My birthday was June 9th: for the second year in a row, I spent it away from home with friends instead of family. Last year, Colleen and Jackie baked me a cake in our tarantula-infected home stay, followed by a day of gelato and museums in San Jose and a dancing dinner on the edge of a mountain. While it was not quite as crazy as last year (we all were sick😦 ), my birthday weekend was just as special an experience.
Along with Colleen (to recap, my room mate from AU and DC who is also my room mate in Rome) and Kathy (friend from AU, another Rome program), I headed north to Firenze. Also known as Florence, the city is a UNESCO World Heritage site for the history in every step of its streets and the museums that call it home. Unlike Rome’s overabundance of quite Roman ancient history, Firenze has a distinctly medieval and Renaissancy feel to it. I was glad to get away from the monotony I had started to feel in Rome’s museums because Firenze just was so different in terms of style.
It makes sense: Florence was the true birthplace of the Renaissance art movement, and was home to many of its most famous artists. Early in the morning on Saturday and Sunday, we lined up at the Uffizi and the Academie to see some of the art. I was blown away at the progression of art over time, and the Uffizi was just magnificent. It was unreal to see things like the original Venus rising out of the ocean. At the Academie, I was simply expecting to see the David. It was a bonus to see all the other sculptures and busts that followed Michelangelo’s style over time.
The aesthetic of the Renaissance carried into the sculptures displayed throughout the streets and the building styles. The best view of the city was from looking at the city from Piazza Michelangelo, a wide open space across the river from main town that is up dozens of stairs. In a large square courtyard of the old home of the de Medici family sits a replica of the David. All around are views of Tuscany and the city itself, from the dozens of church spires, the Duomo and the famous bridges.
After a day and a half of museuming Florence and seeing the streets and markets and churches, we made the decision to splurge on the hour train ride to the biggest tourist trap in Europe: the Leaning Tower of Pisa. There is really nothing going on in Pisa other than the Leaning Tower, and the building it was built to complement: the Duomo and its Baptistry. To make it worth it, we took literally hundreds of the most ridiculous pictures, but we also really just hung out and ate gelato on the greens. Colleen brought it up first, but the tower really is an extreme fail on the otherwise outstanding history of Roman engineering and building. It took nearly two hundred years to be built, and started leaning when less than half was done – and they just kept building. For context, the Egyptians may have had slave labor, but nearly a thousand years earlier they built the Pyramids perfectly from the sand up – no leaning necessary.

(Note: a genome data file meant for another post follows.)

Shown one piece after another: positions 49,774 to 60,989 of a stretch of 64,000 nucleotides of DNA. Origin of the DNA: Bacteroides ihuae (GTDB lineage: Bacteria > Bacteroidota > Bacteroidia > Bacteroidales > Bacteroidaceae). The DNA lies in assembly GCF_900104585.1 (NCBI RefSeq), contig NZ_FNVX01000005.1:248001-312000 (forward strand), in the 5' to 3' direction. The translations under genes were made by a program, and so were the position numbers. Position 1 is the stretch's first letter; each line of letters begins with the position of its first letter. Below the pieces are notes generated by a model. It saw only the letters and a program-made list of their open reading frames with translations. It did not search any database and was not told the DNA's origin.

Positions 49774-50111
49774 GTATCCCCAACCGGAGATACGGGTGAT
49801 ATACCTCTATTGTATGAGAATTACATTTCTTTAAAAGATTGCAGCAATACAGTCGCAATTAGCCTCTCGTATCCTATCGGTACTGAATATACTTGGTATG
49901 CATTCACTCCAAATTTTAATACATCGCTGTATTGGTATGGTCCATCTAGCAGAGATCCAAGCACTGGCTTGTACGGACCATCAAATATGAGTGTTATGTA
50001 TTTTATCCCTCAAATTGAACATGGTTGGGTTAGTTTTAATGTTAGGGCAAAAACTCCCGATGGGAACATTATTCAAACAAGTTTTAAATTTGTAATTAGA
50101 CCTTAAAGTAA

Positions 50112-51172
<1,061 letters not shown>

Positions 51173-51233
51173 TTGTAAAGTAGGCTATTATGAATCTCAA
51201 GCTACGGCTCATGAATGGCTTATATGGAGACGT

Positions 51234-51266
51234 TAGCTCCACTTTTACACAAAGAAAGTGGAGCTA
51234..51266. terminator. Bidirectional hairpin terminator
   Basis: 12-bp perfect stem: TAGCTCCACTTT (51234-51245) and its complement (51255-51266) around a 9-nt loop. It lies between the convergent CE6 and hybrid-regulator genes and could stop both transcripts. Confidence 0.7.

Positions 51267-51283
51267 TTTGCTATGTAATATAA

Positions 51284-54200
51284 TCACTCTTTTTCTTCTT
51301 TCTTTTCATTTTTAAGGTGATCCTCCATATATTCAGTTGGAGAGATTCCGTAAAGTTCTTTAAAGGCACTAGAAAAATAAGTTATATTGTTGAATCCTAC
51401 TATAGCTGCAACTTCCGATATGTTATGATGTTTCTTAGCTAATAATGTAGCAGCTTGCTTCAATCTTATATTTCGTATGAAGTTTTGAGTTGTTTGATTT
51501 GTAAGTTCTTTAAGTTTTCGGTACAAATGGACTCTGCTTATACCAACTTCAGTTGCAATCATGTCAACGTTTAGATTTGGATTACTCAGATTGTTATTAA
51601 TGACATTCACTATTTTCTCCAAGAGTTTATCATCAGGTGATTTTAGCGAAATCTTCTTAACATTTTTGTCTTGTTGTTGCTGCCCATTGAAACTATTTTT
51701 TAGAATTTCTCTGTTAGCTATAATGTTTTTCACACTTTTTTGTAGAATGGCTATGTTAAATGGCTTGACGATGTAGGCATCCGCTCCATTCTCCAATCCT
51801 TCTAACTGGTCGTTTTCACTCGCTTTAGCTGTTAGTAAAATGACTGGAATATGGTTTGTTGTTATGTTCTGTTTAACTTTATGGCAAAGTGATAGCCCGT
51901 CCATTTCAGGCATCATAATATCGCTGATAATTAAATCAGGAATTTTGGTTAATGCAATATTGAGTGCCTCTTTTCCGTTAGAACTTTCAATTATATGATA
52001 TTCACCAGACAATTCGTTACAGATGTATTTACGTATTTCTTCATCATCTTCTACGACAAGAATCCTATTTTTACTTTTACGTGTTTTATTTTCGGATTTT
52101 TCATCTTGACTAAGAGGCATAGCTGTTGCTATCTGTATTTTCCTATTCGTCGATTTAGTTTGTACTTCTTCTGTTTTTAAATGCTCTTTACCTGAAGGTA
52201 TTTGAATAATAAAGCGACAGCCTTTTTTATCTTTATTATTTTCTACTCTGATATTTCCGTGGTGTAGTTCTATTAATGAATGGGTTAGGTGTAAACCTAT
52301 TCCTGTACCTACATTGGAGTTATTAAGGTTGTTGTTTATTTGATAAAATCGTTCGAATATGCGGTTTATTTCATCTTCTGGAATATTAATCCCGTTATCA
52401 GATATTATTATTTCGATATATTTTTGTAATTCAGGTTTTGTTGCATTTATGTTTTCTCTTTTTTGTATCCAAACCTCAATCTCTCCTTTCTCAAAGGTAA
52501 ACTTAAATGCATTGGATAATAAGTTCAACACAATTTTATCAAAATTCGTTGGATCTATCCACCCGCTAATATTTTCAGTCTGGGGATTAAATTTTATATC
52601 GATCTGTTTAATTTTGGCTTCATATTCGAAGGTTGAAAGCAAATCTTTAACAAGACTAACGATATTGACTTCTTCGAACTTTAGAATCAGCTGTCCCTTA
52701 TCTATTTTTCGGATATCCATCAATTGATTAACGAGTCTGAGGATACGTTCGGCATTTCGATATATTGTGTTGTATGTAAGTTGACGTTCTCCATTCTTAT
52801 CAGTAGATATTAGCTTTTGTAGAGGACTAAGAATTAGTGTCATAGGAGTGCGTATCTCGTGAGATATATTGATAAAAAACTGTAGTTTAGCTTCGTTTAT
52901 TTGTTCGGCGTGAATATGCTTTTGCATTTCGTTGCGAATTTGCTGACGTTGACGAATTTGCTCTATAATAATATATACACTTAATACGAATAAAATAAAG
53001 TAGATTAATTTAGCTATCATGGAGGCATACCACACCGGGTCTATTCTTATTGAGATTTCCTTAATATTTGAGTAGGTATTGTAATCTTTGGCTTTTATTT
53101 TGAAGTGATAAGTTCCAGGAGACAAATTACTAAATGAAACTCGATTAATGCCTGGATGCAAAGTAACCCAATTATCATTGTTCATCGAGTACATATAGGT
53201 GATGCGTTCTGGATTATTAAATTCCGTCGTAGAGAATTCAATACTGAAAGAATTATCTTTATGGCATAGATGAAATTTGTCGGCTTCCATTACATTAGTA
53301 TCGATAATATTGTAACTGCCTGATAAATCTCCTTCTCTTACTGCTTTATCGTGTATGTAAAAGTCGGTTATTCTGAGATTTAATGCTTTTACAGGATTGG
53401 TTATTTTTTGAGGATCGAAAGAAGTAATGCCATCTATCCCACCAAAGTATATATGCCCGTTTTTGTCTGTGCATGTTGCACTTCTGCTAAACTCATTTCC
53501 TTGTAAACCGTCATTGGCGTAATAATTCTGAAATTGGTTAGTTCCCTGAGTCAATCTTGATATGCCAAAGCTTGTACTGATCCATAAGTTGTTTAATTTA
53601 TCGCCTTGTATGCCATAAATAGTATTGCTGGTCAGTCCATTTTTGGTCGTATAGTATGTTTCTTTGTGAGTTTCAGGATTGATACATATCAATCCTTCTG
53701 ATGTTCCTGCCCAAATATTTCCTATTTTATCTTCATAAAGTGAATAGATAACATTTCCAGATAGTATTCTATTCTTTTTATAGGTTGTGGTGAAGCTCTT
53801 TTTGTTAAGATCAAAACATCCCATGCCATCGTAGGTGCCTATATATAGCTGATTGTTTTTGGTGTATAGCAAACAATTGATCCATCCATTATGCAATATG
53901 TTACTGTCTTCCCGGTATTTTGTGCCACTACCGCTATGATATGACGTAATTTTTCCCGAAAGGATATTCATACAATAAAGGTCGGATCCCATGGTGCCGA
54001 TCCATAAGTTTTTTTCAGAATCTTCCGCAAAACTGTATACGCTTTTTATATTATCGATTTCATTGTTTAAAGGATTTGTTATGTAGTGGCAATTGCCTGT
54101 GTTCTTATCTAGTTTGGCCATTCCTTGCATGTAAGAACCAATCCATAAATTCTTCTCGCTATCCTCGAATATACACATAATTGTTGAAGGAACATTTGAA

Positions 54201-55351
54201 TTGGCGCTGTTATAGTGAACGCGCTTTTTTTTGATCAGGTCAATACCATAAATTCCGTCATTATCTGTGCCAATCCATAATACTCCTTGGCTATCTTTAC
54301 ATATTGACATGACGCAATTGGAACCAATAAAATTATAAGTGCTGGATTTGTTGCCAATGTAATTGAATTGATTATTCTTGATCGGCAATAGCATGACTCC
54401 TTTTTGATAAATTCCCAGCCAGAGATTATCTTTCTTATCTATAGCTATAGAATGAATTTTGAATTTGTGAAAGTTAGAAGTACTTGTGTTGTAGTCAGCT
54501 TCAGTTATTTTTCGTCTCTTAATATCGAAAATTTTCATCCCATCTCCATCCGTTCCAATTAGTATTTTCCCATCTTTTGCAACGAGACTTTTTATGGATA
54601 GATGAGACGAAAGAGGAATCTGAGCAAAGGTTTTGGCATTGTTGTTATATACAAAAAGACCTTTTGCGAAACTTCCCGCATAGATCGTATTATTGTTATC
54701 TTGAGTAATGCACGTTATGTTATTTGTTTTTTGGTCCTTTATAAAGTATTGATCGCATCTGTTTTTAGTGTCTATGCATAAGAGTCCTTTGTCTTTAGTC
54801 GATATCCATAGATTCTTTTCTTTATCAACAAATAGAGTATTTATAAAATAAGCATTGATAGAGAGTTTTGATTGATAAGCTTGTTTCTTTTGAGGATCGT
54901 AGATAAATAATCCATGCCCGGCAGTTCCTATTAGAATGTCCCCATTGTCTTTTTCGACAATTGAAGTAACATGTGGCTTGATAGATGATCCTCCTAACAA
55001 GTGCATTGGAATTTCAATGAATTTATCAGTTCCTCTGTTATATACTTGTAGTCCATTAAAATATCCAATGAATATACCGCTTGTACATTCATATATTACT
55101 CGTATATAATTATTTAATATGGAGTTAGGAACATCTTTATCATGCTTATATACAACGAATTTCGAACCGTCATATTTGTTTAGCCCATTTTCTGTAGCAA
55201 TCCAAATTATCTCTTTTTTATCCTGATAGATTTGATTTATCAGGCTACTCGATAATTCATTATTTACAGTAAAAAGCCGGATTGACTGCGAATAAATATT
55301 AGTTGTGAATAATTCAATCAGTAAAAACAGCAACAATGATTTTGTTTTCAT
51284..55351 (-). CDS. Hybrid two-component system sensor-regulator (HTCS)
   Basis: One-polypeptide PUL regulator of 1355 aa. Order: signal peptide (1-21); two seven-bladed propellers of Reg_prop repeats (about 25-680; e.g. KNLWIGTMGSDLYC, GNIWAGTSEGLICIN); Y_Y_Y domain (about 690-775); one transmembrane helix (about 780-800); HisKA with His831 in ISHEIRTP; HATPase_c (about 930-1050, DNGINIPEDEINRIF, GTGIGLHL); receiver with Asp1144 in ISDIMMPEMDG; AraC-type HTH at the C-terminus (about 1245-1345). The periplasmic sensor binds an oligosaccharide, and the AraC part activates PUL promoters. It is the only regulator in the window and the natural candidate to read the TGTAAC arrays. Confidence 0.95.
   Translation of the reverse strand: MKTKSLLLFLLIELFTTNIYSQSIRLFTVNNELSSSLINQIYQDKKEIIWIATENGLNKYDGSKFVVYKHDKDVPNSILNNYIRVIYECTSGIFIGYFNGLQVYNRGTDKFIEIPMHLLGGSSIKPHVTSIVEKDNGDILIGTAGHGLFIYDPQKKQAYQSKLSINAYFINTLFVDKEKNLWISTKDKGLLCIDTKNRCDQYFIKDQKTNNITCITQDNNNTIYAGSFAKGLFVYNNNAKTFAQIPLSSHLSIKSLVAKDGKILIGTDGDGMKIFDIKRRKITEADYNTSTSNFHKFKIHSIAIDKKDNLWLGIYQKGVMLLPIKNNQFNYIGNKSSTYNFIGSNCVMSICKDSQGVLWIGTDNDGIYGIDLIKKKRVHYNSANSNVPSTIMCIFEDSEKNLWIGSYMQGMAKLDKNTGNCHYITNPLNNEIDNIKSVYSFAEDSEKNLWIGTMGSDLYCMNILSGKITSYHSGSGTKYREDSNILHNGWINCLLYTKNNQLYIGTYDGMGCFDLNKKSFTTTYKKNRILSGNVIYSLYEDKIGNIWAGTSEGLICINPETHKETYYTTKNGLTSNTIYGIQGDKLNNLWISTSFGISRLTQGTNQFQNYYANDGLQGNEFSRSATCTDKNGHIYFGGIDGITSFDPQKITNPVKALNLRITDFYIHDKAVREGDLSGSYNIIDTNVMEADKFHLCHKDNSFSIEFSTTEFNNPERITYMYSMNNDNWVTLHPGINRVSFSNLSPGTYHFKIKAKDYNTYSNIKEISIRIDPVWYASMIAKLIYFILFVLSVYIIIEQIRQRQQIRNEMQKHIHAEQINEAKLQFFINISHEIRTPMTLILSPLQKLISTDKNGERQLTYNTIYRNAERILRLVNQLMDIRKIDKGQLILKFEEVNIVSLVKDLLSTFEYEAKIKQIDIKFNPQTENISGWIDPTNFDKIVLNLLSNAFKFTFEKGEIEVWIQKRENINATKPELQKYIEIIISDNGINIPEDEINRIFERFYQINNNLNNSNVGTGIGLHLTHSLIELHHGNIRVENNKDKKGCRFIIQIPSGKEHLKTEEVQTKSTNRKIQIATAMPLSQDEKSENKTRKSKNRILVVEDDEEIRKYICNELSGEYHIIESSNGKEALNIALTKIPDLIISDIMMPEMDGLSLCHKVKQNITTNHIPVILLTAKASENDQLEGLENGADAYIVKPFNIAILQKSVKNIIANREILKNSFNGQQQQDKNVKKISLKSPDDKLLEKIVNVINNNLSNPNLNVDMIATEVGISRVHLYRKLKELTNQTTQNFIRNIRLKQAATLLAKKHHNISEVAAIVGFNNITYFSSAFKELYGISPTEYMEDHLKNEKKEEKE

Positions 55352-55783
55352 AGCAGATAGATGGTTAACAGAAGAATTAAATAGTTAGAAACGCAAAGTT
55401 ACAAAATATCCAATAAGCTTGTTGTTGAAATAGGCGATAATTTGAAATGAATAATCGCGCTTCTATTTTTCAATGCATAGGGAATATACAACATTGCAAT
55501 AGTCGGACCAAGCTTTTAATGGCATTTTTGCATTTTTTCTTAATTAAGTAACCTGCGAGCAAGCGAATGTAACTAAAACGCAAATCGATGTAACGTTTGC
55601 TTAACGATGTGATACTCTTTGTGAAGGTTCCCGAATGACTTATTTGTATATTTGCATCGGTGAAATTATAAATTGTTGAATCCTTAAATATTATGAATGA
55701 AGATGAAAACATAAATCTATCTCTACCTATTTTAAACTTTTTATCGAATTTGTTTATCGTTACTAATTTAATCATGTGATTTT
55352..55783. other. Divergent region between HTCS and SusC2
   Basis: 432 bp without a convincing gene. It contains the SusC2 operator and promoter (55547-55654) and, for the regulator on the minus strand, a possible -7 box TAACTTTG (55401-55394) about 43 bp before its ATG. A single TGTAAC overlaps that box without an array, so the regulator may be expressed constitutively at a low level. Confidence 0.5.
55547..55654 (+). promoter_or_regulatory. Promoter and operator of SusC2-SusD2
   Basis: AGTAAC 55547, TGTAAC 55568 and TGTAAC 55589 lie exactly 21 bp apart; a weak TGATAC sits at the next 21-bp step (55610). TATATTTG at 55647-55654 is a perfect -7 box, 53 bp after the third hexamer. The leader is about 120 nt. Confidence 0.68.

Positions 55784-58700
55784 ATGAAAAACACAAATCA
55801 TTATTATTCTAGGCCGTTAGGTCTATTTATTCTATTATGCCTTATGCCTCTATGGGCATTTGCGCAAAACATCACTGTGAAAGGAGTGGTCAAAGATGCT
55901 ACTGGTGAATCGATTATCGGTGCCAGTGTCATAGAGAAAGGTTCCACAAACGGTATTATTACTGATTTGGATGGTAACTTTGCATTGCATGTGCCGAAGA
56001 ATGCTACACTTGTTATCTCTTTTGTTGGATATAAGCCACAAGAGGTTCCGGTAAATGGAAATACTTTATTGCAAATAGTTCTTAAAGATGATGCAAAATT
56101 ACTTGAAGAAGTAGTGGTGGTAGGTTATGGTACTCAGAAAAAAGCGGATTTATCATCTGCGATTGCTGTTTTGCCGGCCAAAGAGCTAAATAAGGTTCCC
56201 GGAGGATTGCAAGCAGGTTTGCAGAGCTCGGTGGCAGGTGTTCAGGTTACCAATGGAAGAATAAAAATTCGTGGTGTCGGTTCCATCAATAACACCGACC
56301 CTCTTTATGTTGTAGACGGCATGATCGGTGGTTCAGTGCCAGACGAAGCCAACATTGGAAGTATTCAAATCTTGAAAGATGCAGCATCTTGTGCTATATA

Anyway, the brightest point in Pisa was the stunning church right in front of the tower. In my opinion, it was much more beautiful than the Duomo in Florence which was all we had heard about before coming. The mosaics inside were more complex and detailed, and there were far fewer people running around inside. I’ve been to a lot of churches since I arrived in Italy, and Pisa remains in my top five for sure.
Knocked off the Uffizi, Pisa and Florence from my list in just three crazy full days. My last weekend in Italy is going to be staying in Rome, making sure I haven’t missed any places I wanted to go, from the local beach to Galleria Borghese and other wide open park spaces in the city like Villa Doria. Its been a whirlwind month, and its hard to believe that just next Wednesday I’ll be stepping into London to begin my ‘transition’ home via an english speaking country!